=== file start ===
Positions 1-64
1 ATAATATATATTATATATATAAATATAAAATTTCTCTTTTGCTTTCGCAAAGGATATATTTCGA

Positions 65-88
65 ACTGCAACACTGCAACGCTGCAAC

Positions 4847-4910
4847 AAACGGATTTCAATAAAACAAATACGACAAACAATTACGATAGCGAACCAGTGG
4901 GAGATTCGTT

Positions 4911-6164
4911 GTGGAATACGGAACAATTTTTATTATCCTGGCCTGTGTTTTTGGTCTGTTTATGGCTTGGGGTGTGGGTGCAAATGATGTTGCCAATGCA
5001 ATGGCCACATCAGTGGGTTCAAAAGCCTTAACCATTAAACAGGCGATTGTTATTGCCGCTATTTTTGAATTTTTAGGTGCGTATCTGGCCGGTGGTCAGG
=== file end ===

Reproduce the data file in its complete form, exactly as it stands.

Positions 1-64
1 ATAATATATATTATATATATAAATATAAAATTTCTCTTTTGCTTTCGCAAAGGATATATTTCGA

Positions 65-88
65 ACTGCAACACTGCAACGCTGCAAC

Positions 4847-4910
4847 AAACGGATTTCAATAAAACAAATACGACAAACAATTACGATAGCGAACCAGTGG
4901 GAGATTCGTT

Positions 4911-6164
4911 GTGGAATACGGAACAATTTTTATTATCCTGGCCTGTGTTTTTGGTCTGTTTATGGCTTGGGGTGTGGGTGCAAATGATGTTGCCAATGCA
5001 ATGGCCACATCAGTGGGTTCAAAAGCCTTAACCATTAAACAGGCGATTGTTATTGCCGCTATTTTTGAATTTTTAGGTGCGTATCTGGCCGGTGGTCAGG